A few hundred people are running in half-marathon in upscale Noida to promote what a multitude from various districts a few hundred miles away is running with, to make an unexpected gain of Rs. 2 lakh in the most unbelievable way by sending a filled up form dispensed across Poll Bound Uttar Pradesh for just Rs. 5 to10.
The two polar opposite news doing the rounds highlight the flabbergasting awareness and effect ‘Beti Bachao, Beti Padhao’- the noble campaign which was rolled out on 22nd January 2015 by Narendra Modi - has made in millions of minds in myriad ways.
But do our women really need a handholding to progress and achieve parity in employment and opportunity? The statistics are stark and answer is affirmative. Only 23.7 per cent of eligible Indian women are part of the workforce compared to 75 per cent of men. In urban areas, this number drops further to only 16 per cent. For men, the comparable number is 69 per cent. Even for those women who are part of the workforce, the unemployment rate is high. 8.7 per cent compared to 4 per cent for men.
The result - India ranks abysmally low in terms of economic participation of women. The Global Gender Report 2016 by the World Economic Forum ranked India at 136 out of 144 countries.
The fifth annual Employment-Unemployment Survey published in September 2016 acknowledged the problem, noting that encouraging more women to join the workforce is critical to the nation’s ability to benefit from the so-called demographic dividend.
Among the schemes that the government has used to push female employment are programmes like the Mahatma Gandhi National Rural Employment Guarantee Act (MGNREGA), where one-third of the employment opportunities are set aside for women. Successive governments have also long supported schemes like STEP, or Support to Training and Employment Programme for Women, which was launched in 1986-87.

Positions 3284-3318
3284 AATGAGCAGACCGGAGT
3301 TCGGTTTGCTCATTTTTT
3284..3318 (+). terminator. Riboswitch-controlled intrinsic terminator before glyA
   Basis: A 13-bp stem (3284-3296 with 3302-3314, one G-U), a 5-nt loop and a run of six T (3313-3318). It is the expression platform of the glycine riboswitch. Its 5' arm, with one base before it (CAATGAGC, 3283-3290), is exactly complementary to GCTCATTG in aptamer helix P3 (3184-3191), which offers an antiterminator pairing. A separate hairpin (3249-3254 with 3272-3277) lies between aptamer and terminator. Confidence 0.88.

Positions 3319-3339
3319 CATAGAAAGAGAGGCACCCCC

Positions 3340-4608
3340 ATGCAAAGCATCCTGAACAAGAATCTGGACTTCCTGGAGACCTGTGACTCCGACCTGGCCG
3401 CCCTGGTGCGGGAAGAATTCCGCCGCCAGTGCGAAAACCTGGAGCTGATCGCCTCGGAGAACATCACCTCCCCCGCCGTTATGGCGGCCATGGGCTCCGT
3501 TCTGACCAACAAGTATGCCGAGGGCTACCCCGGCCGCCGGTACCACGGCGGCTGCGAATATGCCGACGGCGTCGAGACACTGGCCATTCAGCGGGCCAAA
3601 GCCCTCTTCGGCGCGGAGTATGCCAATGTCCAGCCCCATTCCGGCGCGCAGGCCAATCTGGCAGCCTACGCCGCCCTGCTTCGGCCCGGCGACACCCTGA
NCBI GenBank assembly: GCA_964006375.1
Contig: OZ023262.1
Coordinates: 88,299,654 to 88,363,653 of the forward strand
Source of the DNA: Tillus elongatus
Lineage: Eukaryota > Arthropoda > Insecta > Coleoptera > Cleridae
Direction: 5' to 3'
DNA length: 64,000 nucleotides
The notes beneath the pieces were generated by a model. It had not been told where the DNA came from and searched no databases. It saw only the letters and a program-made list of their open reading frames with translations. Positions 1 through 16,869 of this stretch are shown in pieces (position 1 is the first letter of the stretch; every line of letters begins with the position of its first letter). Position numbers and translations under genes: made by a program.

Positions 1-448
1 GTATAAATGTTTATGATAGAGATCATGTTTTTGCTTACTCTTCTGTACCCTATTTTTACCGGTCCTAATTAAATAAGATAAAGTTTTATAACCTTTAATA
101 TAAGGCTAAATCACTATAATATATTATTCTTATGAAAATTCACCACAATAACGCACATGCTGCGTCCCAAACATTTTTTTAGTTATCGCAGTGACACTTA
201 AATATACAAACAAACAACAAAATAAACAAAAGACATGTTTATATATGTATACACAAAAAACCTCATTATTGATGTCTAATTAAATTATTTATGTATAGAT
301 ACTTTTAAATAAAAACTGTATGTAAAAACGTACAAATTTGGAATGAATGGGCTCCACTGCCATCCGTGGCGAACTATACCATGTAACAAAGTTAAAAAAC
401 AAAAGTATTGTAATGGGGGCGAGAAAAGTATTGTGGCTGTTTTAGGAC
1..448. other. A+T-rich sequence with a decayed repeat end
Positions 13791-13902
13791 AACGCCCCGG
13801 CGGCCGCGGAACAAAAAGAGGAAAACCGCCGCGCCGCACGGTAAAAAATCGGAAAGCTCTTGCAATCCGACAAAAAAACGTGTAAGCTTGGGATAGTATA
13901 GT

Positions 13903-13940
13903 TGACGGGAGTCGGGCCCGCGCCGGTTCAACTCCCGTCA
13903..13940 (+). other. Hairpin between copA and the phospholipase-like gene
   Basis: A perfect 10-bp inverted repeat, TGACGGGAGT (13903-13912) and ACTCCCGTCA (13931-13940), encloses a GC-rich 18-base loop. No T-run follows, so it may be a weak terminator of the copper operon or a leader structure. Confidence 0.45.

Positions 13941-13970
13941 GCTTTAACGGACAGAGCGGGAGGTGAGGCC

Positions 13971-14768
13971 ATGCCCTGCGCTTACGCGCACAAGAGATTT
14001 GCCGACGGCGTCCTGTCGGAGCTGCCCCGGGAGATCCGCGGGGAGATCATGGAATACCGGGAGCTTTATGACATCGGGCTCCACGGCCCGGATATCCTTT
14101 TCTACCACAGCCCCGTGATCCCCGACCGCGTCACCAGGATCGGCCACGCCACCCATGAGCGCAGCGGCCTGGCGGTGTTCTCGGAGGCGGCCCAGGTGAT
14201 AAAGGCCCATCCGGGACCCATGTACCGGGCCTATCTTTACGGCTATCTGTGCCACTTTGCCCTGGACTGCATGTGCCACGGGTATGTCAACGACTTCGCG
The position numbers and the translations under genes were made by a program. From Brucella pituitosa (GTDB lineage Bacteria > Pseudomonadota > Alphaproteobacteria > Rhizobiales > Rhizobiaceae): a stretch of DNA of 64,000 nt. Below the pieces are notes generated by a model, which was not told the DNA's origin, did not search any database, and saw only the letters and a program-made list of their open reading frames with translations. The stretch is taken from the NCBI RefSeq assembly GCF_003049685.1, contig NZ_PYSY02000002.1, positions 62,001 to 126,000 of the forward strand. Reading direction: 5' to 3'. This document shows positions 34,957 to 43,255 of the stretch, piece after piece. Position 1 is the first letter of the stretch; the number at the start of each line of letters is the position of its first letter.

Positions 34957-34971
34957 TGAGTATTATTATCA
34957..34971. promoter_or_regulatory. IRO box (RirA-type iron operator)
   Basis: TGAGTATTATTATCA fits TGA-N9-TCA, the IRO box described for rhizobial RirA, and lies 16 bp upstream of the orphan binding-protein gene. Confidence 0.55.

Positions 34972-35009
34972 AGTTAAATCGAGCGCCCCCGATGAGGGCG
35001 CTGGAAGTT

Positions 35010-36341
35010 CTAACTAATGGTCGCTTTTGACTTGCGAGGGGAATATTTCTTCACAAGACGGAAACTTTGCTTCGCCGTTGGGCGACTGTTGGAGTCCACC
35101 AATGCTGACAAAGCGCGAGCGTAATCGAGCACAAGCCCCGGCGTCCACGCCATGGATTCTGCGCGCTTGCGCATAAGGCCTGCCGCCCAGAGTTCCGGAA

Outside the government sector, organisations like SEWA, or Self Employed Women’s Association, have tried to encourage women to earn a living by starting businesses of their own. Equally, self-help groups and microfinance firms have pushed lending to women, who end up using funds for more productive means.
Despite all this, the progress over the years has been limited.
Between the second employment-unemployment survey conducted in 2011-12 and the latest round in 2015-16, participation of women in the labour force has declined and unemployment has risen.
As the education level among girls has improved and as aspirations have risen, more and more women want to be financially independent. However, it shows that not enough jobs are being created which can absorb more women workers.
Reason enough, India is far behind peer countries in terms of the economic contribution of women. According to a November 2015 report by McKinsey Global Institute, women contribute just 17 per cent of India’s GDP compared to the global average of 37 per cent.
India is also far behind most countries like China and even lags regions like Sub-Saharan Africa and Latin America.
Women in India only represent 24 per cent of the labour force that is engaged in any form of work in the market economy, compared with an average of 40 per cent globally.
Gender parity would have pushed India’s economy in a much better position.
McKinsey estimated that complete gender parity in India could add $2.9 trillion to the country’s annual gross domestic product (GDP) by 2025. This would be 60 per cent more than the business-as-usual GDP by 2025, said the report.
Even if full parity is not achieved, the gains could be substantial. If India comes on a par with the “best-in-region” in terms of gender equality, $700 billion could be added to the country’s annual GDP by 2025.
The enabling conditions to achieve this are daunting - from ensuring equality at work, to providing essential services and a supportive legal and political empowerment.
Gender parity is also an inevitable and prudential step to break deeply embedded patriarchal societal belief and enable women socially.
With ‘Beti Bachao, Bet Padhao’, the full marathon run only starts to reach this goal of gender parity and women empowerment in India. And there are miles to run to win this marathon.#WOMANUFACTURING
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